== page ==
I am a fan of N.T. Wright and even more a fan of Scot McKnight. Yet there is one area of tension between my theology and Wright’s. I have written about it before and I have addressed Wright in a question and answer session at SBL (look under the N.T.Wright category and you will find the story in an old post). McKnight is more neutral on the issue and is simply discussing it on his blog.
I commented in the discussion this morning and things are getting a tad heated. Wright wants to use the Sabbath as an example of how scripture has (and this is my term, not his) evolved, moved on, gotten past primitive old rules and become more spiritual and universal.
McKnight sums up one of Wright’s points this way: “To continue celebrating sabbaths is to focus on the signposts when we have already arrived,” and, ” You don’t need the alarm clock when the sun is flooding the room with its light.”
I posted comments taking a different view. Meanwhile, McKnight thinks it inappropriate for me to use the term “supersessionism.” Let me emphasize that I know Scot McKnight to have respect for Judaism and that he is open to reading Paul as pro-Judaism. He does not like the term supersessionism and I think, from past exchanges, that he dislikes it because it implies that larger Christian tradition has been flawed with an error. McKnight, if I am interpreting his past statements correctly, does not wish to view the larger Christian tradition as containing any inherent flaws.
In this, he disagrees with R. Kendall Soulen (The God of Israel and Christian Theology), who finds that Christianity quickly became unfaithful in the area of respecting God’s covenants. Yes, Christendom is just as vulnerable to sinful error as Israel. Why is that surprising? And who thinks that the Church has been more faithful on the whole than Israel? History says otherwise. We are all in the same boat. Jews and Christians are both people of repentance and error, always needing course correction and return to God.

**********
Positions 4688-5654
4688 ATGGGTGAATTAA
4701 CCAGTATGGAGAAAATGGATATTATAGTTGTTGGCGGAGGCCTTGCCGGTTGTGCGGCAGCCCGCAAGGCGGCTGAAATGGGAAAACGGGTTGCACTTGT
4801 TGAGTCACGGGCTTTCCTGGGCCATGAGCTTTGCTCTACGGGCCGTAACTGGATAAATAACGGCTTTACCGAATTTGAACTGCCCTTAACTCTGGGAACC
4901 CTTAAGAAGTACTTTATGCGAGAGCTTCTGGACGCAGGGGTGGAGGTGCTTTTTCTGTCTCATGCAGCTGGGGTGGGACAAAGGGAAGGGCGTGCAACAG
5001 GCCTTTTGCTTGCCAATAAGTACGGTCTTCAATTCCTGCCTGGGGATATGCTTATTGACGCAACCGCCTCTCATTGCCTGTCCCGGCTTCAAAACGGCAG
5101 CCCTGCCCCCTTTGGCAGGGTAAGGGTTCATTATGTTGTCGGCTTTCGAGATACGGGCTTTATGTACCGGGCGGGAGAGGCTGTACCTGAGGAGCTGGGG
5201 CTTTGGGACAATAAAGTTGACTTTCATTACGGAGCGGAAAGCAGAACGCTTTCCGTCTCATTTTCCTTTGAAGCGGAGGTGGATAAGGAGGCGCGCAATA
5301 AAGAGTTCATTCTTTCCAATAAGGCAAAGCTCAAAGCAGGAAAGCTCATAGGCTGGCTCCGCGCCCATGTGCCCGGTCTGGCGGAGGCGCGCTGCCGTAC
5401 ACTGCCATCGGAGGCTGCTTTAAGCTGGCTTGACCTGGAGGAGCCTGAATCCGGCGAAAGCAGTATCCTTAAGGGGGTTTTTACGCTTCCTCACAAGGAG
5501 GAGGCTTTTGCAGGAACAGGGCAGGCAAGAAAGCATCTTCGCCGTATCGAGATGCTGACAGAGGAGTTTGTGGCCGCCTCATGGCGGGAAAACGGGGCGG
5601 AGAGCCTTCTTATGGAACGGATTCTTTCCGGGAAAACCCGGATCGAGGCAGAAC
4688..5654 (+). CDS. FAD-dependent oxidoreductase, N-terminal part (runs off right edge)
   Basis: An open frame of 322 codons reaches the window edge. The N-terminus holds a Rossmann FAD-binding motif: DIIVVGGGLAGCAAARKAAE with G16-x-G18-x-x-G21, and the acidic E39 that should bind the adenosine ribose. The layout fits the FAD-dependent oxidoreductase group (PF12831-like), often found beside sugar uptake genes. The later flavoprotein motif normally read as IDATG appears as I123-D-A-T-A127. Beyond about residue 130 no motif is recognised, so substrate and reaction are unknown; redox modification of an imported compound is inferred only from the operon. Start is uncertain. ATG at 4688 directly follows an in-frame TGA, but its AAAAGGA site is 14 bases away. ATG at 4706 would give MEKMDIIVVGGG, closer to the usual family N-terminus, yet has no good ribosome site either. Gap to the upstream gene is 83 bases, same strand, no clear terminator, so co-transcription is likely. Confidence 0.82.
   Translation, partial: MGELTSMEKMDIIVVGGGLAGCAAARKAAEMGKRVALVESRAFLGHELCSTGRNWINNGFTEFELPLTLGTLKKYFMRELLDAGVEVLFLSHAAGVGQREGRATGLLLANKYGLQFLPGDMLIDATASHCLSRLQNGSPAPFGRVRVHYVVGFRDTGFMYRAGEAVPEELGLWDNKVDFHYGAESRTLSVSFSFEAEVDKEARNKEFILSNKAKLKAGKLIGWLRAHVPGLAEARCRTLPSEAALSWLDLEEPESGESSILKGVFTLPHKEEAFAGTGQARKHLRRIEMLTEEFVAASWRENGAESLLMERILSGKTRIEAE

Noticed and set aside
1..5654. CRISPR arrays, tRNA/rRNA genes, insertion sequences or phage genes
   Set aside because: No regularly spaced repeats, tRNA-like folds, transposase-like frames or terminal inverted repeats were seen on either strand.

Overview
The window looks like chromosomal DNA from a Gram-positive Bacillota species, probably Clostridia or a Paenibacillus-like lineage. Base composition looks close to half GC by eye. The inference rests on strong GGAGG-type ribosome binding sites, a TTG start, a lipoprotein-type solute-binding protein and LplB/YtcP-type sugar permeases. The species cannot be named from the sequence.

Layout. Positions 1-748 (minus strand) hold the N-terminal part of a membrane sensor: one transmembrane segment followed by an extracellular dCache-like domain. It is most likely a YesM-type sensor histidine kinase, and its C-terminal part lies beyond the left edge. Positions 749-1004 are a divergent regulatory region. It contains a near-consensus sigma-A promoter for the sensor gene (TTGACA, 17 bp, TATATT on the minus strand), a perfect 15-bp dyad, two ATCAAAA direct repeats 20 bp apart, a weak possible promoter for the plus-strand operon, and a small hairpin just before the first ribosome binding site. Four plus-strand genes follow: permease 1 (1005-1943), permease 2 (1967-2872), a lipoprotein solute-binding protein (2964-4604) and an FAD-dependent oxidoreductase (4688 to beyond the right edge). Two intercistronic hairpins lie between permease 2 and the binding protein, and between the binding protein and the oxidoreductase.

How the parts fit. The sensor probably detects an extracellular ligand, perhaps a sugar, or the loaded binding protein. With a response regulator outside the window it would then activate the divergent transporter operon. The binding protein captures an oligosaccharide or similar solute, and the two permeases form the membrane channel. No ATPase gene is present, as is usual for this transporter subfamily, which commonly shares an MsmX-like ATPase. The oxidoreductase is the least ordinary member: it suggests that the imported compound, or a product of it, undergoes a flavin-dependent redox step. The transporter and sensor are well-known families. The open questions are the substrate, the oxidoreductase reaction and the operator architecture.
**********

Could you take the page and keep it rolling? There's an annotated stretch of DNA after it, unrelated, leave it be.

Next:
Here is the discussion: http://www.patheos.com/community/jesuscreed/2011/06/01/tom-wright-scripture-and-gods-authority/
Dana wrote in with some great questions. I know some of you don’t read the comments, so here are my answers:
Thanks for your questions.
(1) What is Israel’s role now that the Messiah has come, from out of the people group of Israel, and has fulfilled everything to which the OT was pointing in terms of God’s rescue of all humanity from death and God’s forgiveness of sin?
…The job is far from done. As Soulen says in his book, The God of Israel and Christian Theology, it is common formula for people to think incarnation-passion-resurrection-poof, all is done. But consummation awaits and redemption is incomplete. Israel’s redemption and consummation is the precursor to broader redemption and consummation, just as Israel was the precursor to universal revelation. In other words, it ain’t over yet and what will happen in the future with Israel is crucial to what God will do. The plan generally works as per Gen 12 with the specific locus of redemption coming through Israel to the nations. So I take the prophetic word about Israel’s restoration to be true, unfulfilled, and crucial to worldwide restoration and consummation.
(2) How is Israel still elected?
…Don’t take my word for it. Romans 11:2, 26-29. Election is a broad term.
(3) In what does Israel’s “unique chosen status” consist now?
…I’d love for you to read Soulen. Also, Markus Barth’s commentary on Ephesians 2. Also Michael Wyschogrod’s Body of Faith. Lots of reading, I know. But while I’m recommending, Mark Kinzer’s Postmissionary Messianic Judaism goes over all this ground in simple, well-developed terms written for Christian theologians as part of the work of Jewish-Christian relations.
(4) Are there now two peoples of God?
…”People of God” is a flexible notion as are many biblical notions. We call it bilateral ecclesiology, two distinct but united peoples in Messiah. See Kinzer if the subject is of major interest.
(5) how do you understand Paul’s comment in Eph about the wall being broken down and the two being made one?
…Markus Barth on Ephesians 2. It’s in the Anchor series. Man and wife are two and one also.
(6) Why is it necessary for a sharp “particularism” of Israel to continue past Pentecost?
…Why was particularism necessary before Pentecost? Common to Christian modes of thought is that the “before” questions don’t matter, that all has changed or been undone in Christ. Genesis 12 sets up a fairly simply explanation of how the particular blesses the universal.
Here is the link to the post about my question to N.T. Wright at SBL 2009: